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Proceedings Paper

Active noncontact tonometer for glaucoma detection
Author(s): Yanmei Han; Peter John Bryanston-Cross; Wing Kai A. Lee; Mark Hero
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Paper Abstract

Glaucoma is an increasingly common cause of visual impairment, and in some cases causes blindness. The approach to develop a low cost and non-contact tonometer for the detection of glaucoma, to replace the Goldmann tonometer used worldwide, is presented in this paper. The new tonometer exploits the vibration property of the cornea - the resonance frequency of the cornea rises with increasing intra-ocular pressure (IOP). An audio frequency signal is used to vibrate the cornea of the eye, the vibration of the cornea is measured using a fibre optic lever probe, and then the IOP can be calculated from the detected resonance frequency of the cornea. The initial PC-version experiment system of the new tonometer has been demonstrated and preliminary testing has been performed, showing a suitable sensitivity in detecting the resonance frequency against the IOP using both the simulated-eye model and the pig’s eye. The initial system has been improved to be suitable for greater than 15mm detecting distance, and the measurement of vibrations of human cornea in-vivo has been carried out. Work is now focusing on increasing the sensitivity of the fibre probe, and reducing the measuring time to less than 1 second.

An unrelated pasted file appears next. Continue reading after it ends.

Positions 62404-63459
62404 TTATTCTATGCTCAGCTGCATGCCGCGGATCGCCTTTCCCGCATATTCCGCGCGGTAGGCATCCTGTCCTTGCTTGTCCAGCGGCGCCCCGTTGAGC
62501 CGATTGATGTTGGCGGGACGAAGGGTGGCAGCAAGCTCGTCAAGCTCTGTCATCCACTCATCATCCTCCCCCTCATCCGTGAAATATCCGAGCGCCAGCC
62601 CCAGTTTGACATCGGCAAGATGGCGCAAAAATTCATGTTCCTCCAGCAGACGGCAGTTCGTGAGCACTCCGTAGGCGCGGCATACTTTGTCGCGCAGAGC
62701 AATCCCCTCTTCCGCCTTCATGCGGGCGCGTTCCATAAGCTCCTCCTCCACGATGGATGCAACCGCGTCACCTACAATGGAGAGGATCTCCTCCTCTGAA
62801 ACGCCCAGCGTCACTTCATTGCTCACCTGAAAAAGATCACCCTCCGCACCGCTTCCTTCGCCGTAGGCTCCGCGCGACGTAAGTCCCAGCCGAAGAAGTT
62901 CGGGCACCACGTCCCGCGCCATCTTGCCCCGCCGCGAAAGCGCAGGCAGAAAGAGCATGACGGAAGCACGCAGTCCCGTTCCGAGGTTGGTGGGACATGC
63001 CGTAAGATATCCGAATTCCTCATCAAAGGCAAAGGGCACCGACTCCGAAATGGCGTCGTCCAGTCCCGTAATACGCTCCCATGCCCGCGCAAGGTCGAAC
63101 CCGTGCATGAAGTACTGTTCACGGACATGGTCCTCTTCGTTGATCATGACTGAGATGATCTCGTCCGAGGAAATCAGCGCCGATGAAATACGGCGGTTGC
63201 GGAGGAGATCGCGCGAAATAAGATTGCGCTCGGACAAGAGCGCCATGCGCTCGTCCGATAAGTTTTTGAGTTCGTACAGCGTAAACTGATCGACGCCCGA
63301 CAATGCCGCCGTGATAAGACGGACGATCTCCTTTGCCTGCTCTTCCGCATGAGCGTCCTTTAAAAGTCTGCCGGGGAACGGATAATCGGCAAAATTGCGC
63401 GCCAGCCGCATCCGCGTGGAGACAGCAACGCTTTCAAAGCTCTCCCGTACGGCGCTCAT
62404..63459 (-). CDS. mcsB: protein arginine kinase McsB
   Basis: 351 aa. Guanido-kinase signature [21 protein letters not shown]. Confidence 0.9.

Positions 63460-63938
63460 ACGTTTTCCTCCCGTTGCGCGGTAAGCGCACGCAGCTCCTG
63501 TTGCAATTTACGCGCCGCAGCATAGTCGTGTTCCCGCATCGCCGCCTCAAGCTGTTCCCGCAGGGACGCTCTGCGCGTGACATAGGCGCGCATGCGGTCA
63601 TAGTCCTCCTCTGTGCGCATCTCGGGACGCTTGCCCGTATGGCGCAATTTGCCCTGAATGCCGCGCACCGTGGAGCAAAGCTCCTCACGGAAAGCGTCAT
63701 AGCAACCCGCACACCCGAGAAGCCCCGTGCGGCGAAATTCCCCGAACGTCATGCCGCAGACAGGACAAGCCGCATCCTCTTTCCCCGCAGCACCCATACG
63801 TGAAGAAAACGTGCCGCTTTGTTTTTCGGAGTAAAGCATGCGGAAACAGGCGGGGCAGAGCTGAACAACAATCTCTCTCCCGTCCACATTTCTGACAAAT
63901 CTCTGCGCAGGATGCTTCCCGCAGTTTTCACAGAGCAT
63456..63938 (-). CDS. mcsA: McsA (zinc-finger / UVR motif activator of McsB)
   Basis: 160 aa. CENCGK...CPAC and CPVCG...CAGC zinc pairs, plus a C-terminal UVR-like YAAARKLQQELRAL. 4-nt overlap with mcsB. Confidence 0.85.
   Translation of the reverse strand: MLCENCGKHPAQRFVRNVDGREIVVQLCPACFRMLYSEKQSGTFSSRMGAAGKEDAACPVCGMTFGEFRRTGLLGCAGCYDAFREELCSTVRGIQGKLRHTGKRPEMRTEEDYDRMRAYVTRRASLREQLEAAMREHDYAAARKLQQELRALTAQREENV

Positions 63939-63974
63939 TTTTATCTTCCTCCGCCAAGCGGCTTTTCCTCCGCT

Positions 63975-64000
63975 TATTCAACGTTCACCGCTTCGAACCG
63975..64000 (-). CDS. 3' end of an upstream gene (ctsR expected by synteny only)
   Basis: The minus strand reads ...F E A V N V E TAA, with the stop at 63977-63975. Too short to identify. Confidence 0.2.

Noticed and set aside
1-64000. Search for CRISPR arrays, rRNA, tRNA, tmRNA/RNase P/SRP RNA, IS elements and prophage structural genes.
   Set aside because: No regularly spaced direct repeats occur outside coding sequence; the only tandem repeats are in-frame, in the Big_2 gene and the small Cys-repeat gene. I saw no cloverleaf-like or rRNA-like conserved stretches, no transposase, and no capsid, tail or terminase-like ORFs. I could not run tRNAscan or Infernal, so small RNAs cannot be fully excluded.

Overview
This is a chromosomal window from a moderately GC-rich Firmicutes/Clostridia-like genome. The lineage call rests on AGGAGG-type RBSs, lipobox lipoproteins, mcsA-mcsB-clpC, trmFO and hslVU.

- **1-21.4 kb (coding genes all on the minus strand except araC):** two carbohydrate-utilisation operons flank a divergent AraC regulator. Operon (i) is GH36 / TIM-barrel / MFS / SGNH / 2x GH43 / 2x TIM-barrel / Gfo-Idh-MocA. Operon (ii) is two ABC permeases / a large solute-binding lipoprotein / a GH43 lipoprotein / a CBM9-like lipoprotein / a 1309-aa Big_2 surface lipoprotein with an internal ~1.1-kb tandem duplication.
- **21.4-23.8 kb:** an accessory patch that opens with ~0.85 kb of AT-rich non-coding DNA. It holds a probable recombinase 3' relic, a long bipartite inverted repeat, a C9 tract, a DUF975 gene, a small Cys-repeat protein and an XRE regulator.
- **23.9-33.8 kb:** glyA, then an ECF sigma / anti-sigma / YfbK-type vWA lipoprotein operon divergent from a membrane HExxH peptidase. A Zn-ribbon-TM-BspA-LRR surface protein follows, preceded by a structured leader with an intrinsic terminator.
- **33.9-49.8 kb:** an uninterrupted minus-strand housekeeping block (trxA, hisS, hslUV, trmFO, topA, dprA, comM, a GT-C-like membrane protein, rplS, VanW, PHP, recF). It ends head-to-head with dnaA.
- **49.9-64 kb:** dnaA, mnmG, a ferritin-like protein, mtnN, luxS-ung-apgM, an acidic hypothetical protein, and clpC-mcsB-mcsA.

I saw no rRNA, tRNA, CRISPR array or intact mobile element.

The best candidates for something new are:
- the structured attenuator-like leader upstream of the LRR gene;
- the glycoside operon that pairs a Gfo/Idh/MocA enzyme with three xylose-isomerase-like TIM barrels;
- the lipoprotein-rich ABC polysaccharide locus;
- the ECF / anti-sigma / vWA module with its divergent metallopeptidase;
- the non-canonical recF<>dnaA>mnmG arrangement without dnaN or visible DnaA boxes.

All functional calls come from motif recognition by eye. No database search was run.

Paper Details

Date Published: 12 September 2002
PDF: 8 pages
Proc. SPIE 4916, Optics in Health Care and Biomedical Optics: Diagnostics and Treatment, (12 September 2002); doi: 10.1117/12.482946
Show Author Affiliations
Yanmei Han, Univ. of Warwick (United Kingdom)
Peter John Bryanston-Cross, Univ. of Warwick (United Kingdom)
Wing Kai A. Lee, Univ. of Warwick (United Kingdom)
Mark Hero, Coventry and Warwick Hospital (United Kingdom)

Published in SPIE Proceedings Vol. 4916:
Optics in Health Care and Biomedical Optics: Diagnostics and Treatment
Britton Chance; Mingzhe Chen; Gilwon Yoon, Editor(s)

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